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Earlier Amniocentesis and Chorionic Villus Sampling



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Am Fam Physician. 2005 Mar 1;71(5):1011-1012.

Traditionally, chorionic villus sampling (CVS) has been used for diagnosis of genetic abnormality at an earlier gestational age than amniocentesis. More recently, interest has been growing in using either procedure at 11 to 14 weeks’ gestation. Philip and colleagues studied the comparative safety and efficacy of the two techniques at 11 to 14 weeks’ gestation in a large study involving 14 centers in the United States, Canada, and Denmark.

They studied women seeking genetic diagnoses because of advanced maternal age (older than 34 years), history of fetal trisomy, or positive screening. Ultrasonography was used to determine gestational age. Excluding factors included multiple pregnancy, serious maternal illness, bleeding disorders, and recognized fetal abnormality. After ultrasonography, the mothers were randomized to amniocentesis or CVS. Operators were required to have completed at least 25 of each type of procedure between 77 and 104 days of gestation and to follow standard procedures. The main study outcome was fetal loss or preterm delivery before 28 weeks’ gestation in normal pregnancies. The study also assessed fetal loss, neonatal deaths, oligohydramnios, gestational age at delivery, intrauterine growth restriction, respiratory distress syndrome, and congenital malformations.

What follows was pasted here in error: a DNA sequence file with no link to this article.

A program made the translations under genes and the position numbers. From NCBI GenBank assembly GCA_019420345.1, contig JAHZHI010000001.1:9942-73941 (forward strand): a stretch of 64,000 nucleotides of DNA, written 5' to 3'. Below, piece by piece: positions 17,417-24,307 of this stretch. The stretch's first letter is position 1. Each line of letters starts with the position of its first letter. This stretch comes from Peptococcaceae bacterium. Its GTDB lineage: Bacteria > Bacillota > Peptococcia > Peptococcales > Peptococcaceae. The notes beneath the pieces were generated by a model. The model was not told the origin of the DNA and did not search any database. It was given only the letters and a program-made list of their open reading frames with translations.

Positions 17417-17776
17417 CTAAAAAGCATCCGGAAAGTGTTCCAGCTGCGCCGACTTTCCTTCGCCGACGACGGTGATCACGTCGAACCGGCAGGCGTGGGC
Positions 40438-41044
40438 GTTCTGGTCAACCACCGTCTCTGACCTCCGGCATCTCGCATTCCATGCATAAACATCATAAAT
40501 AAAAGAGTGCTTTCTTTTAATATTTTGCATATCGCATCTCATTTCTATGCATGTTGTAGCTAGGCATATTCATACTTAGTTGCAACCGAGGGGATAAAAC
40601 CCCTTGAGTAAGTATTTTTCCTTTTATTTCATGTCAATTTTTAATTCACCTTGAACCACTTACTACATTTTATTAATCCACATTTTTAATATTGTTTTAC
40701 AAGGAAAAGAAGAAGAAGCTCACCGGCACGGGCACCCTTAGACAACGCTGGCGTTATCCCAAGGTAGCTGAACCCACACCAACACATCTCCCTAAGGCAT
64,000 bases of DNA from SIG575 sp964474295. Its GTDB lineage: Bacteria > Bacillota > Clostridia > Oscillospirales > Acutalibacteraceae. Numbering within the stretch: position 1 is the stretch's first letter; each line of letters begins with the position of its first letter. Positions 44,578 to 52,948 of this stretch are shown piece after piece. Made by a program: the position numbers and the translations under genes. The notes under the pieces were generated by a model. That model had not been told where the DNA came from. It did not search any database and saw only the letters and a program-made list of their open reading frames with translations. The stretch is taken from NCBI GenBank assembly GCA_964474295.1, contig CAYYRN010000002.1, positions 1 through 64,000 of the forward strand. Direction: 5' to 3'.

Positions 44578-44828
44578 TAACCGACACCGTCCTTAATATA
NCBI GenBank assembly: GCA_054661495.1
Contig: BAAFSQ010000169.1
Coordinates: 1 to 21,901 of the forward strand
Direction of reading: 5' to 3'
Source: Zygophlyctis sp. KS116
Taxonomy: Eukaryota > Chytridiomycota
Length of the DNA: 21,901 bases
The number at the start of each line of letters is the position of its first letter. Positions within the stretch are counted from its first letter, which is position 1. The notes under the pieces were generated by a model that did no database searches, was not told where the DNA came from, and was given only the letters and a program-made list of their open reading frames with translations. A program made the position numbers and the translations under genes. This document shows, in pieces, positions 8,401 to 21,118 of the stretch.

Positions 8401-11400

The 1,914 women assigned to CVS were comparable to the 1,861 women assigned to amniocentesis, except that 44.6 percent of the CVS group had had a previous miscarriage or preterm birth compared with 39.7 percent of the amniocentesis group. Cytogenetic abnormalities were diagnosed in 72 pregnancies (34 in the CVS group and 38 in the amniocentesis group). Pregnancy outcome data were available for 3,698 cytogenetically normal pregnancies. The rate of loss or delivery before 28 weeks was comparable in the two groups. Amniocentesis was associated with a slightly higher rate of spontaneous loss before 20 weeks, procedure-related terminations, and early leaking of amniotic fluid. Cramping after the procedure was significantly more common with CVS. The rate of talipes equinovarus (clubfoot) was low but increased fourfold after amniocentesis (0.16 percent for CVS; 0.66 percent for amniocentesis), and most cases required surgical correction. The rate of talipes equinovarus was significantly increased in cases in which amniotic fluid leakage was observed.

The authors conclude that, compared with CVS, amniocentesis in cytogenetically normal pregnancies at 13 weeks has an increased risk of talipes equinovarus. This risk appears to be related to the stage of gestation and the loss of fluid during and after the procedure. Amniotic fluid loss following amniocentesis also appears to be related to a slight increase in early pregnancy loss.

Philip J, et al. Late first-trimester invasive prenatal diagnosis: results of an international randomized trial. Obstet Gynecol. June 2004;103:1164–73.



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